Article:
Computational creativity and the future of AI

Flash 10.1 coming to Windows Mobile, Palm Pre, BlackBerry, Android and Symbian


October 5, 2009

The Palm Pre is just one of the many smartphones that Adobe's Flash Player 10.1 will run o...

The Palm Pre is just one of the many smartphones that Adobe's Flash Player 10.1 will run on

Adobe claims that Flash content is present on more than 85 percent of the top 100 websites, and that approximately 75 percent of all web-based videos use Flash. In good news for the growing numbers of people accessing the Internet on their mobile phones, Adobe has unveiled its Flash Player 10.1: Full Flash software to bring an integrated Flash experience to browsers on Android, BlackBerry, Symbian, WebOS and Windows Mobile smartphones – but not iPhone.

Since Flash 10.1 will include GPU acceleration, devices like netbooks running on nVidia's Ion platform, phones running on Qualcomm's Snapdragon or Texas Instruments' OMAP4 platforms, and MIDs running on nVidia's Tegra platform should have the grunt needed to do whatever Flash throws at them, while conserving battery life and minimizing resource use.

Adobe says that Flash Player 10.1 is the first consistent runtime release of the Open Screen Project that enables uncompromised Web browsing of expressive applications, content and high definition (HD) videos across devices. It will take advantage of native device capabilities including support for multi-touch, gestures, mobile input models, accelerometer and screen orientation, as well as media delivery with HTTP streaming.

Adobe said that a Flash Player for the iPhone is not being made available because it uses a just-in-time compiler and virtual machine within a browser plug-in to play back website content - technologies that aren’t currently allowed on the iPhone.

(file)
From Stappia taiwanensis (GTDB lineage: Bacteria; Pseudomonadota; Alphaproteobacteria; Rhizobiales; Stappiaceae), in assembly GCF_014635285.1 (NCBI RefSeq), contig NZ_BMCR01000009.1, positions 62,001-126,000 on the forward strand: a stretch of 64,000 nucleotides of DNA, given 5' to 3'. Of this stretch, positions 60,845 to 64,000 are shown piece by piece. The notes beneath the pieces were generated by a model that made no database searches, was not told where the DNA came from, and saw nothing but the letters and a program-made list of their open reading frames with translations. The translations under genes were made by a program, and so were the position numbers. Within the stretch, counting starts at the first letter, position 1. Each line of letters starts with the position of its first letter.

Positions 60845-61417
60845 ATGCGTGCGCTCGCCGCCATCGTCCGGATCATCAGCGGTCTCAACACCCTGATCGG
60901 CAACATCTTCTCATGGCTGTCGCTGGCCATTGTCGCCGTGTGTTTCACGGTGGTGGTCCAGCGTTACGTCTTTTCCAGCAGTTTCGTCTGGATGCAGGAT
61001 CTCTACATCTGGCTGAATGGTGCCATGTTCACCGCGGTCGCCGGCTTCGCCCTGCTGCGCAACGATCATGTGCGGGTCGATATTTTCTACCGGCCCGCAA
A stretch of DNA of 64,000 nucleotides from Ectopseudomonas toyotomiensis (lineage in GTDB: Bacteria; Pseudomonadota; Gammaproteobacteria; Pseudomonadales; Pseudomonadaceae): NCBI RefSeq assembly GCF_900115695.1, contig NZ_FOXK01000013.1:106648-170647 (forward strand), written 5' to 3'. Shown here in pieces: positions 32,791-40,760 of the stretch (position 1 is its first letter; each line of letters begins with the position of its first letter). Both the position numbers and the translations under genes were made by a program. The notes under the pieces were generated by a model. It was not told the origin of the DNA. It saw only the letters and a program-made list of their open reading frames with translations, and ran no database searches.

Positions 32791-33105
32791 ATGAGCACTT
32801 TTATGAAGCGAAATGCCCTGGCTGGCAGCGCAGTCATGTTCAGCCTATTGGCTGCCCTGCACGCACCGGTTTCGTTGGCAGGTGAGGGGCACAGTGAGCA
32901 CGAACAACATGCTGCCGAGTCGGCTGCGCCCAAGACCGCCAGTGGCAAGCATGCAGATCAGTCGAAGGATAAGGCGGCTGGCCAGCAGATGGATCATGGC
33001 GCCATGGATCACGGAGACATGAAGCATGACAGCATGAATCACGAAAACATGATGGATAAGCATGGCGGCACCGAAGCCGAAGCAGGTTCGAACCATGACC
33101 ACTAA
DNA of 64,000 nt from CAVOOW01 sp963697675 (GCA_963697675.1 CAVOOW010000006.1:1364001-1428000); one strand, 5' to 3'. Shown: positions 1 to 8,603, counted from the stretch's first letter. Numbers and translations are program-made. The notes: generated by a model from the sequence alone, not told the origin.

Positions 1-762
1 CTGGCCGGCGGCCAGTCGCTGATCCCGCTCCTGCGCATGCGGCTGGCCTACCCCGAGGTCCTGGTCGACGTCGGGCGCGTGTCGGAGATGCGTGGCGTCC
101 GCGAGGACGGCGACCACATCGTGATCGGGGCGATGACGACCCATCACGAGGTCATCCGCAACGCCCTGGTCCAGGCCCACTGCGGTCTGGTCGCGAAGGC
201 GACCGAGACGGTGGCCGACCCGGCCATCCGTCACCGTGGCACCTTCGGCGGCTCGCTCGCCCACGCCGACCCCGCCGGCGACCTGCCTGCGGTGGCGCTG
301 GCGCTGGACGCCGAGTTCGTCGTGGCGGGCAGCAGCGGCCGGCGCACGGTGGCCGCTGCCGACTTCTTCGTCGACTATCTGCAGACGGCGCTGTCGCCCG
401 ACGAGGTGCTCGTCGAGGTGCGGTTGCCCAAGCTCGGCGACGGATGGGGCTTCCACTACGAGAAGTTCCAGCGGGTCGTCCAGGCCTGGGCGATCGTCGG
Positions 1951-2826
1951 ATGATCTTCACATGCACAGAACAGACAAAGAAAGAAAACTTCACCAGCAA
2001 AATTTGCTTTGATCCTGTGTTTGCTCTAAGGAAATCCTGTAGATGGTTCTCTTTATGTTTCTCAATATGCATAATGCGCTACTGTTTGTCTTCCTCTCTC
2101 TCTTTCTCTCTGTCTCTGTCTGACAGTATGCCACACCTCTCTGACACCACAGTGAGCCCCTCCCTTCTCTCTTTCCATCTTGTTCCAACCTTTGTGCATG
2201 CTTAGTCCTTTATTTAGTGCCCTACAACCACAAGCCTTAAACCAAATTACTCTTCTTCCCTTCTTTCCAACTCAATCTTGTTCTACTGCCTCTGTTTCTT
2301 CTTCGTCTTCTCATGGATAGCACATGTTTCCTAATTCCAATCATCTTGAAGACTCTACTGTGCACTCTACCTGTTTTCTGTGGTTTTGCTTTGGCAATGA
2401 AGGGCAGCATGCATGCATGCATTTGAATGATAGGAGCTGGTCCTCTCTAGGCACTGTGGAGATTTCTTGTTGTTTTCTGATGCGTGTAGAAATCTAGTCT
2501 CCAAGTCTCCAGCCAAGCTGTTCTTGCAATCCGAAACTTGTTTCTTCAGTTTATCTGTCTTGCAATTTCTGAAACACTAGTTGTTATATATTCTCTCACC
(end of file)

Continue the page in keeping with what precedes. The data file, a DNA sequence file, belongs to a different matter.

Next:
However, there is another way to get Flash-based applications onto an iPhone. One of the capabilities of Adobe’s upcoming Flash Professional CS5 - which the company has been showing off at its Adobe MAX 2009 conference - is the ability to export applications built with the program to a standard .ipa format used for native iPhone applications. So, while iPhone users won’t be able to browse web content built with Flash, developers will be able to repackage existing web content as applications for iPhone, if they choose.

Since applications created using Flash Professional CS5 meet all iPhone .ipa and SDK requirements, they can be included in Apple's App Store via the standard iPhone Developer Program. Adobe has even featured seven current App Store applications that were built using a pre-release version of Flash Professional CS5.

A public developer beta of the browser-based runtime is expected to be available from Adobe for Windows Mobile, Palm WebOS and desktop operating systems including Windows, Macintosh and Linux later this year, while public betas for Google Android and Symbian OS are expected to be available in early 2010.

About the Author
Darren Quick Darren's love of technology started in primary school with a Nintendo Game & Watch Donkey Kong (still functioning) and a Commodore VIC 20 computer (not still functioning). In high school he upgraded to a 286 PC, and he's been following Moore's law ever since. This love of technology continued through a number of university courses and crappy jobs until 2008, when his interests found a home at Gizmag.   All articles by Darren Quick
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